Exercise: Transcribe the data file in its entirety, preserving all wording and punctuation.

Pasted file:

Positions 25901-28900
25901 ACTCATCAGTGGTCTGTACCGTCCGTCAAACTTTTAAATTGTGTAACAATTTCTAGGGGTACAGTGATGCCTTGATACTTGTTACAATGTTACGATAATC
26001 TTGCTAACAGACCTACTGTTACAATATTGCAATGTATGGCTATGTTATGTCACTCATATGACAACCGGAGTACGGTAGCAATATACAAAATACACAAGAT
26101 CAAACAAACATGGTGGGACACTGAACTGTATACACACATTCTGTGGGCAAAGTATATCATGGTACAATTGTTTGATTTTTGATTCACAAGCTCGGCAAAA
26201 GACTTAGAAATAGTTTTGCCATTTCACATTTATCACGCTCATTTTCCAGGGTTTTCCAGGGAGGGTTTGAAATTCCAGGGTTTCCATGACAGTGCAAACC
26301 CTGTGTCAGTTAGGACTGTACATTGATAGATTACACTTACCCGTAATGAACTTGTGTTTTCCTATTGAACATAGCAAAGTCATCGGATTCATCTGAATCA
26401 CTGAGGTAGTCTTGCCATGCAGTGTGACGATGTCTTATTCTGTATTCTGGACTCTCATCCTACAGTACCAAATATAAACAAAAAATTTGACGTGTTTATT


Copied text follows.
Positions 25901-28900
25901 ACTCATCAGTGGTCTGTACCGTCCGTCAAACTTTTAAATTGTGTAACAATTTCTAGGGGTACAGTGATGCCTTGATACTTGTTACAATGTTACGATAATC
26001 TTGCTAACAGACCTACTGTTACAATATTGCAATGTATGGCTATGTTATGTCACTCATATGACAACCGGAGTACGGTAGCAATATACAAAATACACAAGAT
26101 CAAACAAACATGGTGGGACACTGAACTGTATACACACATTCTGTGGGCAAAGTATATCATGGTACAATTGTTTGATTTTTGATTCACAAGCTCGGCAAAA
26201 GACTTAGAAATAGTTTTGCCATTTCACATTTATCACGCTCATTTTCCAGGGTTTTCCAGGGAGGGTTTGAAATTCCAGGGTTTCCATGACAGTGCAAACC
26301 CTGTGTCAGTTAGGACTGTACATTGATAGATTACACTTACCCGTAATGAACTTGTGTTTTCCTATTGAACATAGCAAAGTCATCGGATTCATCTGAATCA
26401 CTGAGGTAGTCTTGCCATGCAGTGTGACGATGTCTTATTCTGTATTCTGGACTCTCATCCTACAGTACCAAATATAAACAAAAAATTTGACGTGTTTATT